No Surprises Act
No Surprises Act: Effective January 1, 2022, the No Surprises Act, which Congress passed as part of the Consolidated Appropriations Act of 2021, is designed to protect patients from surprise bills for emergency services at out-of-network facilities or for out-of-network providers at in-network facilities, holding them liable only for in-network cost-sharing amounts. The No Surprises Act also enables uninsured patients to receive a good faith estimate of the cost of care.
Balance Billing: When you see a doctor or other health care provider, you may owe certain out-of-pocket costs, such as a copayment, coinsurance, and/or a deductible. You may have other costs or have to pay the entire bill if you see a provider or visit a health care facility that isn’t in your health plan’s network. Out-of-network describes providers and facilities that haven’t signed a contract with your health plan. Out-of-network providers may be permitted to bill you for the difference between what your plan agreed to pay and the full amount charged for a service. This is called balance billing. This amount is likely more than in-network costs for the same service and might not count toward your annual out-of-pocket limit. Surprise billing is an unexpected balance bill. This can happen when you can’t control who is involved in your care, such as when you have an emergency or if you schedule a visit at an in-network facility but are unexpectedly treated by an out-of-network provider.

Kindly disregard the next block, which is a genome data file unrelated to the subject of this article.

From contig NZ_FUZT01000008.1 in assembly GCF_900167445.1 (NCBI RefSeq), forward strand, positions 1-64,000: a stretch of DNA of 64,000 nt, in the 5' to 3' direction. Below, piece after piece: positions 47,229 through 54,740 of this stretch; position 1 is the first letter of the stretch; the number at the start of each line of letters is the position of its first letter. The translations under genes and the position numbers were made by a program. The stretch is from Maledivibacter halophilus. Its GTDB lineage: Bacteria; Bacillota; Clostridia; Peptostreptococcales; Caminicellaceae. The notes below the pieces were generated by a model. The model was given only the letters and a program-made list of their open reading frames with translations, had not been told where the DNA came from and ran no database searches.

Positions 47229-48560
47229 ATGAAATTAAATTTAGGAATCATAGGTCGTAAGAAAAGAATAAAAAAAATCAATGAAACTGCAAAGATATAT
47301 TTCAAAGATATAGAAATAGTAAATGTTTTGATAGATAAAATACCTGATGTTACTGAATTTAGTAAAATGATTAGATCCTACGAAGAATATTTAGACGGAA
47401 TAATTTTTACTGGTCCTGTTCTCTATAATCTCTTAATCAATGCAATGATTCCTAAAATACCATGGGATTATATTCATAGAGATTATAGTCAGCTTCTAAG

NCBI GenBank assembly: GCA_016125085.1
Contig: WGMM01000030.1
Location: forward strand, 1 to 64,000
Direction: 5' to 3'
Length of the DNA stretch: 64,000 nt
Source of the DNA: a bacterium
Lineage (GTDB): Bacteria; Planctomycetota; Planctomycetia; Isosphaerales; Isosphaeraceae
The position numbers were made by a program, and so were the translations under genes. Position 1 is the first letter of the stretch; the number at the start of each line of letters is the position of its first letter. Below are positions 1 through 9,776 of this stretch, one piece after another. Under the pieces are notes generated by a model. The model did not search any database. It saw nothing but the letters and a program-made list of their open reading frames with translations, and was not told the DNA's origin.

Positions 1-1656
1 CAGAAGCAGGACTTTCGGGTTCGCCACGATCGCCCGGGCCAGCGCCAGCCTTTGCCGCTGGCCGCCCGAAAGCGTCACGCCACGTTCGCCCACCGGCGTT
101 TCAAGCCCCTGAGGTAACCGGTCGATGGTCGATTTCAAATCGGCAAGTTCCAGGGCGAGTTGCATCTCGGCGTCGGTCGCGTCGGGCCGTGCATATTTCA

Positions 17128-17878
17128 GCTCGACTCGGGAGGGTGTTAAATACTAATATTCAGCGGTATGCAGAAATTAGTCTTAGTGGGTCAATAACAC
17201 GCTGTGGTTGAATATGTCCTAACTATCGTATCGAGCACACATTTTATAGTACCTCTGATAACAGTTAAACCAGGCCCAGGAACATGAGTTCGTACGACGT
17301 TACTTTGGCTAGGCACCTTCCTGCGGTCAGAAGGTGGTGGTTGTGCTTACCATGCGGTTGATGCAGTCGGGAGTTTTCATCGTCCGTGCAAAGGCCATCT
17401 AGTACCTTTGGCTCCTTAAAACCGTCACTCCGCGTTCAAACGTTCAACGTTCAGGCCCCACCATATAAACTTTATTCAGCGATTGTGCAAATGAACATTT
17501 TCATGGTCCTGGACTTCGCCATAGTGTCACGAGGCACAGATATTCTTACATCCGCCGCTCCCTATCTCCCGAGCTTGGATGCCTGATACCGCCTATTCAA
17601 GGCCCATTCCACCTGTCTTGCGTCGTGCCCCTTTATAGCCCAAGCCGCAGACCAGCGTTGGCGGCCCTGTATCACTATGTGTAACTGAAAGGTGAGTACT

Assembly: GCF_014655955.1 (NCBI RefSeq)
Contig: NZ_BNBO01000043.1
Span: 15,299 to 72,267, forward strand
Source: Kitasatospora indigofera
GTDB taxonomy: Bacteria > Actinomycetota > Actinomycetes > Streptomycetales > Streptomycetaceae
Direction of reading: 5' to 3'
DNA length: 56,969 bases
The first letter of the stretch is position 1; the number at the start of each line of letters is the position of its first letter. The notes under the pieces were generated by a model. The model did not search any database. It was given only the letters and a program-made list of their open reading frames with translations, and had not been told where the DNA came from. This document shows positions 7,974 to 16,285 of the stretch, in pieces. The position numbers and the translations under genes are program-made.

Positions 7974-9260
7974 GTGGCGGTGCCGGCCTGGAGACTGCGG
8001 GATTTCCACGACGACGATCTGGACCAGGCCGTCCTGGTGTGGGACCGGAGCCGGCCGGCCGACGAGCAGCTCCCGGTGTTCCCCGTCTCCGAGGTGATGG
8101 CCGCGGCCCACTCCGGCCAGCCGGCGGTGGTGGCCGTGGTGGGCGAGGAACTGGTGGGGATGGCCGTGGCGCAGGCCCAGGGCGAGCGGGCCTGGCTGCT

Emergency Services: If you have an emergency medical condition and get emergency services from an out-of-network provider or facility, the most the provider or facility may bill you is your plan’s in-network cost-sharing amount (such as copayments and coinsurance). You cannot be balance billed for those emergency services. This includes services you may get after you’re in stable condition, unless you give written consent and give up your protections to not be balanced billed for these post-stabilization services. Additionally, Texas law protects patients from surprise medical bills in emergencies and when a patient receives covered medical services from an out-of-network provider at in-network facilities. This law applies to state-regulated insurance plans, including the state employee or the teacher retirement systems. However, this law does not apply to nonemergency healthcare or medical services when a patient elects in advance and in writing to receive those services from an out-of-network provider and when the out-of-network provider provides the patient with a written disclosure.